Contact: Mr.YongLin R, SGRL, Australia. Tel: +61 (2) 6246 4211


E-mail: Given_Name.Surname@csiro.au  


Website:www.sgrl.csiro.au 

New fumigant

At Auburn University, the United States, a team of researchers have developed a new substitute pesticide for methyl bromide (MB). According to plant pathologist Mr. Rodrigo Rodriguez-Kabana, SEP-100 (a liquid formula of sodium azide) significantly outperforms MB in controlling diseases, weeds and harmful, root-eating nematodes. SEP-100 is applied by drip irrigation under plastic sheeting without spraying or release into the atmosphere.


Auburn has applied for two patents on sodium azide one for the new liquid formulation of the chemical, which was previously marketed only in granular form, and the other for the chemicals soil enhancement properties. Mr. Rodriguez-Kabana states that sodium azide decomposes in soil, breaking down into fertilizer and leaves the soil healthier than it was before the application of the new pesticide. Moreover, unlike MB, which kills all nematodes and insects, sodium azide does not harm beneficial nematodes and insects.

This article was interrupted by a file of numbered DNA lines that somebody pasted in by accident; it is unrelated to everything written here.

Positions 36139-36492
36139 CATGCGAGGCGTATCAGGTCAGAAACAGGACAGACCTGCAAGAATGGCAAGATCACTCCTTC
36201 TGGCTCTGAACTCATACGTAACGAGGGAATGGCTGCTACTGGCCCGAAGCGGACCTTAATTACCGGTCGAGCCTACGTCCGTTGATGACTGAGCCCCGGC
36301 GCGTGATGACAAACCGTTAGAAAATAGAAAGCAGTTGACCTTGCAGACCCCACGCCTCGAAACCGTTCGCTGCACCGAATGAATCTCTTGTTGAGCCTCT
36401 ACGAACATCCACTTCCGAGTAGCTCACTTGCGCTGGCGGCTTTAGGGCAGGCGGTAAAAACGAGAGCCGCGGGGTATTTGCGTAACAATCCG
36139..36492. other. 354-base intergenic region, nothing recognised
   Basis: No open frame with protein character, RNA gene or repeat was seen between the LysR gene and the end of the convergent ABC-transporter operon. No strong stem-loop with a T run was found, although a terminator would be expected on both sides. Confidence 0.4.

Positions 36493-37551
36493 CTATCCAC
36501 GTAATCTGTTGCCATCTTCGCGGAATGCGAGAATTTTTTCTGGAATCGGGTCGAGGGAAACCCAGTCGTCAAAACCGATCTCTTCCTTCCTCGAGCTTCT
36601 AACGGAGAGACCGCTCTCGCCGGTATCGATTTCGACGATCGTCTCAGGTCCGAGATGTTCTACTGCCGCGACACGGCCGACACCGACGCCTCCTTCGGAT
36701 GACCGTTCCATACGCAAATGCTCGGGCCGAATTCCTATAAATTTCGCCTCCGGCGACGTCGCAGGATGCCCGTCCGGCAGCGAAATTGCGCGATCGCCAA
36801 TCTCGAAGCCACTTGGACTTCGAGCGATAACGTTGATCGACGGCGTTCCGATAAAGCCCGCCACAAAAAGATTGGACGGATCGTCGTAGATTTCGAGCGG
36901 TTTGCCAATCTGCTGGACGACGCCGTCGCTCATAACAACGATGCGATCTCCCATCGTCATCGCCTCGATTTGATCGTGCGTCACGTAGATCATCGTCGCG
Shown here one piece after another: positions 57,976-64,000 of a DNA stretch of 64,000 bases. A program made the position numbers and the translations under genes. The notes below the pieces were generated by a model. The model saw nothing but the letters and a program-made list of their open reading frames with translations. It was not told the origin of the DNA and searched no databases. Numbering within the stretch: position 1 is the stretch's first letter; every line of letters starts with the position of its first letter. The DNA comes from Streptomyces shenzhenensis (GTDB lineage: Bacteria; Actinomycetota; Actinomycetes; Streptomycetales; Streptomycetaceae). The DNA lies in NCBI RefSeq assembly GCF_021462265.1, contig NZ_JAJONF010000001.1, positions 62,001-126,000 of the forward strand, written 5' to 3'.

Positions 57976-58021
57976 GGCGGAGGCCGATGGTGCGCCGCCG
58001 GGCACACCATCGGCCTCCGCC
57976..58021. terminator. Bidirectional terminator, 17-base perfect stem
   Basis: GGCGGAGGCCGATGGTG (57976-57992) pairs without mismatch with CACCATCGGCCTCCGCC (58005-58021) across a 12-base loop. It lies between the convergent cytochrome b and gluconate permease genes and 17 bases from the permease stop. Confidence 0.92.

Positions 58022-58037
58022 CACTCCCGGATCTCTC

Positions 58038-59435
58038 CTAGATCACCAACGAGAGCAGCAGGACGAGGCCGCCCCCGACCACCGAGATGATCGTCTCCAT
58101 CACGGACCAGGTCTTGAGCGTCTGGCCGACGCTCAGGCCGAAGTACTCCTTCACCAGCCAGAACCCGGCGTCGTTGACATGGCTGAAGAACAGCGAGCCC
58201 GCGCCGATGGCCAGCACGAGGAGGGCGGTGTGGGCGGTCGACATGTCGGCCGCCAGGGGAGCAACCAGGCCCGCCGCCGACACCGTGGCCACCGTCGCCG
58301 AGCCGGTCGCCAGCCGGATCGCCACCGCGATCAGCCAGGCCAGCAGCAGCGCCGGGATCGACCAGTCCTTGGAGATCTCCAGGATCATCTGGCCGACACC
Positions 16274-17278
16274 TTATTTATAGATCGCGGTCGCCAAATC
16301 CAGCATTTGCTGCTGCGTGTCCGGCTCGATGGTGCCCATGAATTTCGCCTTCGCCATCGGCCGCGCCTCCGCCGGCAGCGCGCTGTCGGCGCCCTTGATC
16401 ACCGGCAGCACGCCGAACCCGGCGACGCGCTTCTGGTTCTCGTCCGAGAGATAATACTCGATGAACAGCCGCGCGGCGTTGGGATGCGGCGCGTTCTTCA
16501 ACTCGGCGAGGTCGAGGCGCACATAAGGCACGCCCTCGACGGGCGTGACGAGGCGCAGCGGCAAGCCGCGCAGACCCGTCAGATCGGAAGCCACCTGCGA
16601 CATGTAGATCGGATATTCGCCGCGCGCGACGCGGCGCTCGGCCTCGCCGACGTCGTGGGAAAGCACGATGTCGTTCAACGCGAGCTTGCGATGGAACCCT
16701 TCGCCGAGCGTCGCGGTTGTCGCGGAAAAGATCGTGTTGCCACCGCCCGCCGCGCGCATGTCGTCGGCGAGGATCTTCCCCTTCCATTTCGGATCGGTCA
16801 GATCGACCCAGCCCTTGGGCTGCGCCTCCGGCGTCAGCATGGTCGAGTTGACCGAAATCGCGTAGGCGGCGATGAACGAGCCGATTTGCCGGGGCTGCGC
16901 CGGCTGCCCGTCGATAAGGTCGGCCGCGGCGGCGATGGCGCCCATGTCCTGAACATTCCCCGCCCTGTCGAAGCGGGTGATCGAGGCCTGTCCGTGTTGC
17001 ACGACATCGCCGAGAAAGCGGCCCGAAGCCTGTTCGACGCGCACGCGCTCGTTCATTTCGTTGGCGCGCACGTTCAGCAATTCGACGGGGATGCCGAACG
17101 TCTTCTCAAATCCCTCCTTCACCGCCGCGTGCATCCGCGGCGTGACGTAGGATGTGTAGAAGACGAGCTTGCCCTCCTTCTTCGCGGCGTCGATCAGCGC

Website: www.pctonline.com 

New phosphine fumigant

Cytec Industries, the United States, has obtained approval from the Environment Protection Agency for the use of VAPORPH3OS phosphine fumigant to control pests in post-harvest commodities and storage structures. As such, the 100 per cent phosphine fumigant can be blended directly with the surrounding air as a dilution gas, thereby eliminating the need for a bulk source of carbon dioxide. VAPORPH3OS is designed for use along with Cytec-approved blending equipment to safely dilute phosphine. Fumigators can easily adjust the concentration levels and exposure periods. The cost-effective fumigant does not create any waste by-products and is environmentally friendly. Pests controlled by VAPORPH3OS include Indian meal moths, warehouse moth, weevils, lesser grain borer and a large variety of beetles. One cylinder of the fumigant can fumigate 1,750,000 ft3.